I don’t want to watch him so closely; I don’t want to know about his nasal issues.  To be fair, he’s dealing with them discretely enough (as discretely as a swaying, gesticulating, lip-moving, man can) but it is almost impossible not to be aware of him when he is shouting—okay, not shouting—gesticulating so much.

I make myself look up the car.  I see a guy, next to the guy with the Bible, looking at himself with a small hand mirror, and I began to really wonder about (a) the nature of this particular subway car and (b) narcissism when I realize that he truly holds a small rectangular magnifying glass which he is using to read a newspaper article about LeBron James.   (Okay, so just narcissism.)

But I find myself increasingly agitated by the Torah reader.  It has nothing to do with the Torah.  I realize, to my embarrassment, that if someone were reading the Koran opposite me with the same avidity, I would be considerably more concerned.

When the train pulls into the next station, the Torah reader bolts away, and I am amazed at my sudden relief.  How wonderful it is on a Friday morning to have the car taken over by silence, stillness, near emptiness.  I catch the eye of a woman on a far bench, who, for once, smiles back, and I feel so suddenly relaxed that I don’t realize, until the mechanized voice begins and those inexorable doors prepare to close once more, that this is my stop too.

I make the steaming platform just in time.

A long week.

Trying to Think About Pie and Not Faisal Shahzad, Though Perhaps Not Hard Enough

May 4, 2010

Smoking Pie

I wanted to write about pie today—the fact that my mother (now nearly 87) sprinkles sugar on top of the slice she will serve herself, while, if I eat a slice of pie at all, I spoon on plain, unsweetened yogurt; while my daughters will take the time to whip up heavy cream.   All evening, I’ve been wondering, in snatches, whether this is the natural progression of life.

But I live in New York City, and even though I really would rather think about pie toppings, I find my mind taken up by the 53 hour saga that began with the smoking car in Times’ Square, and has led to the arrest of Faisal Shazad, the alleged car owner and bombsetter.

I have to start by saying (and I’m mainly addressing this to you, Mom, if you ever happen to read this blog) that the attempted car bomb has had virtually no effect on my particular New York life.

It seems actually not to have affected many New Yorkers very much.  I noticed the absolute ordinariness of my evening rush hour train:  in the bank of seats I leaned over, the three people front and center of me either had eyes shut below furrowed brows, or eyes shut below a hand shielding said eyes (from the delightful train lighting or, perhaps, my stare).  The next guy was playing solitaire on a electronic game player; the next two were smiling and talking with great animation.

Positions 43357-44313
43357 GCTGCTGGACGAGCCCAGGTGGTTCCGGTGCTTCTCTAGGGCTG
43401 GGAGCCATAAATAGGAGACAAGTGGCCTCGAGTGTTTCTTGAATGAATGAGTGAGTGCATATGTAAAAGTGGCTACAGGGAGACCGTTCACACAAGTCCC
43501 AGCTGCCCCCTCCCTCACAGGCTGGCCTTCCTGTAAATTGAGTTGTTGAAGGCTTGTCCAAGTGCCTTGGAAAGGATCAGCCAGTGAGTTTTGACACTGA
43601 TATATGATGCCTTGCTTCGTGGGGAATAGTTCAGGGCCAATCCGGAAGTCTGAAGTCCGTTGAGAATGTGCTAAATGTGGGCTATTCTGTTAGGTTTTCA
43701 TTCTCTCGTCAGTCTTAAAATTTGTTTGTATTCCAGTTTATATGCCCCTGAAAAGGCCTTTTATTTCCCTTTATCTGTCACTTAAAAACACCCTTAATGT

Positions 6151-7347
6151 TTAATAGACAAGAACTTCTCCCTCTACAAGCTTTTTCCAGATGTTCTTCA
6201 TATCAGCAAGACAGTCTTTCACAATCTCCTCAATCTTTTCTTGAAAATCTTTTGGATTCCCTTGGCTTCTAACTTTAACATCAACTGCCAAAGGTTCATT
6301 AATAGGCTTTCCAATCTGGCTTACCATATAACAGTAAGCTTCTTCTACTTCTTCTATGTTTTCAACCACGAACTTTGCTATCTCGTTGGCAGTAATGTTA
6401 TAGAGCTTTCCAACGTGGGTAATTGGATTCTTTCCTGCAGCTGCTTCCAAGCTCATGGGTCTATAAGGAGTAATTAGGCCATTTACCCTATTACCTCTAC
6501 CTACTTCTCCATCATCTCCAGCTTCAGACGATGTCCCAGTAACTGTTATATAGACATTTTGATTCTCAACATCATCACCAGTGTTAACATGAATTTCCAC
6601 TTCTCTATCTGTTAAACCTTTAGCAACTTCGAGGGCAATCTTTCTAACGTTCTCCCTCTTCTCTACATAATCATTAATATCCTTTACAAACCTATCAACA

New Yorkers’ natural tendency to put their personal fatigue, or personal conversations, over hyper-vigilence has probably been accentuated by the fact that the Times’ Square bomb does not appear to have been a really well-constructed device.  A sense of security has also been created by the fact that the authorities, amazingly, have already taken the guy into custody.  (Even though it seems that they almost lost him as he boarded a plane to Dubai.)

I congratulate the New York City police force, the New York City bomb squad, the Times Square vendors (!), the FBI, the TSA, Homeland Security, all those authorities who coordinated efforts so quickly.

Still, one very frightening question comes to mind–what would have happened if the bomber had stayed inside the car?   Had, in other words, been a suicide bomber?  Committed enough to his mission (due to political or religious zealotry, bitterness, brainwashing, craziness, drugs, duress, whatever,) to physically see it through?   Would a smoking car with a driver have seemed that extraordinary?   Would vendors have been as likely to question it, even if it did seem strange?

Hollywood tends to depict New Yorkers as “in your face”, but, in fact, New Yorkers are pretty good are minding their own business, the art of non-confrontation rather important when you are all squished together.

So what would have happened?  I, for one, would rather think about pie, but there’s smoke in the background.

16th Day of National Poetry Month – Vacationing Away From New York Limericks

April 16, 2010

New Yorker In a Car (Outside of New York)